It’s common knowledge that during the COVID-19 pandemic, the economy took a serious hit. Mass deaths were a major factor in the current labor shortage; nearly 1 million people in the United States lost their lives to COVID, and over 14,000 of those were located in Maryland, where construction company Noland Mechanical is located.
The construction industry is particularly impacted by the state of the economy. In a healthy, thriving economy, there isn’t too much competition between companies due to an abundance of jobs– but in a struggling economy, companies are fighting for a decreased number of available jobs, and some may be forced to lower their rates just to stay afloat.
Keith D. Clarke, senior estimator and project manager at Noland Mechanical, is no stranger to the economic impact on his industry. Noland Mechanical itself is not immune to changes in the United States economy, but as the U.S. slowly recovers from the economic crash that was a result of the COVID-19 pandemic, Noland has held steady and weathered the storm.
Part of Noland’s success is due to their focus on mechanical contracting. For construction companies in struggling economies, it’s recommended to diversify their business. In other words, companies that focus strictly on residential projects should expand their scope to include commercial and infrastructure projects. According to Keith D. Clarke, “Noland Mechanical didn’t struggle because our scope was diverse from the start.”
In fact, even during a time when many companies were closing down or just barely staying afloat, Noland remained extremely busy due to their focus on commercial projects– like hotel and resort construction– and government-subsidized housing. Their focus on HVAC systems and Design-Build services is also a decisive factor in their continued success.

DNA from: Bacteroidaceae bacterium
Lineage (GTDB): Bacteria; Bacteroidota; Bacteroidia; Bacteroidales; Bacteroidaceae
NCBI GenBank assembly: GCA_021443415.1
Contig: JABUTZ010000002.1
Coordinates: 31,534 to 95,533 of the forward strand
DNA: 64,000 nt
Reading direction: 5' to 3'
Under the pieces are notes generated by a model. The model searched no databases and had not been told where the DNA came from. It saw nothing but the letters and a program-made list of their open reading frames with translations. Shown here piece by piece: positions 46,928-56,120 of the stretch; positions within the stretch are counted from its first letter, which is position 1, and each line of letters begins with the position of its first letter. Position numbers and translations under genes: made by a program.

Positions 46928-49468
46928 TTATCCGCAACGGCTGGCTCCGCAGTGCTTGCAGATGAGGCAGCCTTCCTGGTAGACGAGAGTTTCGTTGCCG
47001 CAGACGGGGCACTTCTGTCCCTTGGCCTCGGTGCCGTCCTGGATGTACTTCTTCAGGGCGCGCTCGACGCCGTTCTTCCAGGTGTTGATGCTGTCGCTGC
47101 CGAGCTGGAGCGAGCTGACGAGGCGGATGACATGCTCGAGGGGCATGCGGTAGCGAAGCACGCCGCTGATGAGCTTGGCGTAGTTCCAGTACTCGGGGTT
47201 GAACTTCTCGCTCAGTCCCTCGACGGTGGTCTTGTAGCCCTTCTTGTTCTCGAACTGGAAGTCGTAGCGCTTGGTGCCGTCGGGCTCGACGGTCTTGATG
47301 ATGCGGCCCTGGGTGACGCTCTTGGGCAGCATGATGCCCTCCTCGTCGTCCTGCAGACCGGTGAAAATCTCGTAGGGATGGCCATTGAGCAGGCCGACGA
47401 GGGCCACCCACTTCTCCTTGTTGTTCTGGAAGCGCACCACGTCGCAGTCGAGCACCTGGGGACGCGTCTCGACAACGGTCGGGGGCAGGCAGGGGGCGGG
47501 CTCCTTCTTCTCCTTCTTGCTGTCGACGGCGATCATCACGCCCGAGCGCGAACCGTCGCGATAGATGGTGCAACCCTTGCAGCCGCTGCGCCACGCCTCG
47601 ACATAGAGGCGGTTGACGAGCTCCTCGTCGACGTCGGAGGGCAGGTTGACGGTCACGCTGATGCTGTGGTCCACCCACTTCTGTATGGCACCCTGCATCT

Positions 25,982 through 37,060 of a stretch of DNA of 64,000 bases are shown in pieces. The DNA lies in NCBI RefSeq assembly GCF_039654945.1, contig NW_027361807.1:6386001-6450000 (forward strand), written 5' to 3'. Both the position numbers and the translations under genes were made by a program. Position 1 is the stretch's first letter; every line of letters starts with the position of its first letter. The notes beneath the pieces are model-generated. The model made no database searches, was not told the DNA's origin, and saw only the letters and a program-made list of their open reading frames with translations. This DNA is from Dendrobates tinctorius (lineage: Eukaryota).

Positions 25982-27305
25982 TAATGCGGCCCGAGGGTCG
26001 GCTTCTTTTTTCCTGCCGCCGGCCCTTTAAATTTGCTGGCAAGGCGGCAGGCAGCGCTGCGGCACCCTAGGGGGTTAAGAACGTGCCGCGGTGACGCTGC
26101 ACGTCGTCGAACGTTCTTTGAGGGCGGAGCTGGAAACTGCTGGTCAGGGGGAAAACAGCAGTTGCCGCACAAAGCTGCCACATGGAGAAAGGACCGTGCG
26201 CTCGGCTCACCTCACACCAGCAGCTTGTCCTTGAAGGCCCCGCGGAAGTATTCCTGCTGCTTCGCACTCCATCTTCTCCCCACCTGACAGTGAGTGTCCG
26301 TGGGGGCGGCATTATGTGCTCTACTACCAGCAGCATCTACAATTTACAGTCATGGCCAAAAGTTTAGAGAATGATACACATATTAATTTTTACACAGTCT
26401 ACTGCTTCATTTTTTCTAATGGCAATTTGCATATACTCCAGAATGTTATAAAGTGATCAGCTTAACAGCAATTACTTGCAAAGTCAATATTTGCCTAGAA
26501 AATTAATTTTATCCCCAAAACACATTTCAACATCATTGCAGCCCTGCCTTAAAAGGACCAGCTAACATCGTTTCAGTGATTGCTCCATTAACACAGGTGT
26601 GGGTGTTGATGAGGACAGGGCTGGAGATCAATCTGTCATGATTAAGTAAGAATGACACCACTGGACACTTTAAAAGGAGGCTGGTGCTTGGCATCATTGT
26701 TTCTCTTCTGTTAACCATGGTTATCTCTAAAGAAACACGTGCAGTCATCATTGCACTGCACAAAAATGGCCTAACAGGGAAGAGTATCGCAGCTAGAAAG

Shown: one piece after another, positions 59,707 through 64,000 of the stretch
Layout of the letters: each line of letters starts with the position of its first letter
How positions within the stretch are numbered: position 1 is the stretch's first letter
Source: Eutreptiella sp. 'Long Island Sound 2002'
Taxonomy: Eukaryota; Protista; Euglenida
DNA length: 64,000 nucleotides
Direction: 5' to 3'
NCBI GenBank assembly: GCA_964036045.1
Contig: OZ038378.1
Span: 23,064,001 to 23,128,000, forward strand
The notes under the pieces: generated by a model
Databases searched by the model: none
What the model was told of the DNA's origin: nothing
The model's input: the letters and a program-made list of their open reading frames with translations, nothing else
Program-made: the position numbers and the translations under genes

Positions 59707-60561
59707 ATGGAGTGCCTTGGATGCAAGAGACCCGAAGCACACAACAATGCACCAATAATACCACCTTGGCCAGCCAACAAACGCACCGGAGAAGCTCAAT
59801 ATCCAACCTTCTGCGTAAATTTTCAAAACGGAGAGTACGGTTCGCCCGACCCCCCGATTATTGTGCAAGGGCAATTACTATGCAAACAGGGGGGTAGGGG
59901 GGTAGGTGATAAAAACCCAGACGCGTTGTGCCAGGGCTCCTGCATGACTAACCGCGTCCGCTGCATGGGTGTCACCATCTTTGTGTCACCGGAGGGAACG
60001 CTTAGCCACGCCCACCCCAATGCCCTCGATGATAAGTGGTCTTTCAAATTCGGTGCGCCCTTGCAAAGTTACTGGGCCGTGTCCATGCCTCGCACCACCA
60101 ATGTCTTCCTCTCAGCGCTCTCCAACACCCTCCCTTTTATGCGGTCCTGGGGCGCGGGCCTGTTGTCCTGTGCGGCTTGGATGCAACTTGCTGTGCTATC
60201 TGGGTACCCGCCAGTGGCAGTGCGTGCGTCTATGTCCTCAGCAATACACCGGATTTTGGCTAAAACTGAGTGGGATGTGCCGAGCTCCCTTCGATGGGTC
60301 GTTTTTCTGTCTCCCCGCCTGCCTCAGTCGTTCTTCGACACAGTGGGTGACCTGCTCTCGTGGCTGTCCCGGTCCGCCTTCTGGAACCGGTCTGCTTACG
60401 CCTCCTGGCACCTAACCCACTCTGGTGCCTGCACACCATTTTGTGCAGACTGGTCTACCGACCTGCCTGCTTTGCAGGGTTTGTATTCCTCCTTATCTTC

The importance of well-designed HVAC systems has never been more evident than it is today, during an ongoing respiratory virus pandemic. Proper ventilation is an important factor in safety in many industries, but when airborne virus particles carry the threat of illness and death, it’s absolutely paramount that interior spaces boast excellent ventilation.
Keith D. Clarke works personally with building owners, architects, and engineers to design efficient and effective HVAC systems– a job that is much better-defended against economic turmoil than many others as a result of the pandemic. It’ll most likely stay that way, too, as the importance of excellent ventilation becomes clear to the general public.
Though they’ve stayed in the black due to their focus on commercial projects, Noland is also a well-established name in residential projects. As a whole, the housing market has been tumultuous since an initial crash in 2008, but the economic situation of the past few years has particularly affected its wellbeing.
During times of economic difficulty, the housing market struggles because it becomes more difficult to obtain loans, which means that people are unable to purchase houses. A slow economy also affects supply– and the recent supply chain issues affecting virtually every industry in the world have not spared the construction industry. Due to supply issues with construction materials like wood, glass, and tools, building houses became astronomically expensive– further discouraging people from making any moves to build, buy or sell their homes.
2021 saw a massive recovery in the United States economy, but things are still up in the air for 2022. Rising gas prices are just one symptom of the issues resulting from tensions between Russia, Ukraine, and the rest of the world; materials like aluminum in copper are also likely to increase in price due to conflict with Russia, a major supplier.
Keith Clarke, as senior estimator, is familiar with the tribulations that economic upheaval can bring to the industry– but people will always need to build and remodel. With a diversified scope of work, expert estimators like Clarke on the job, and an established client base, Noland Mechanical is prepared to weather the storm.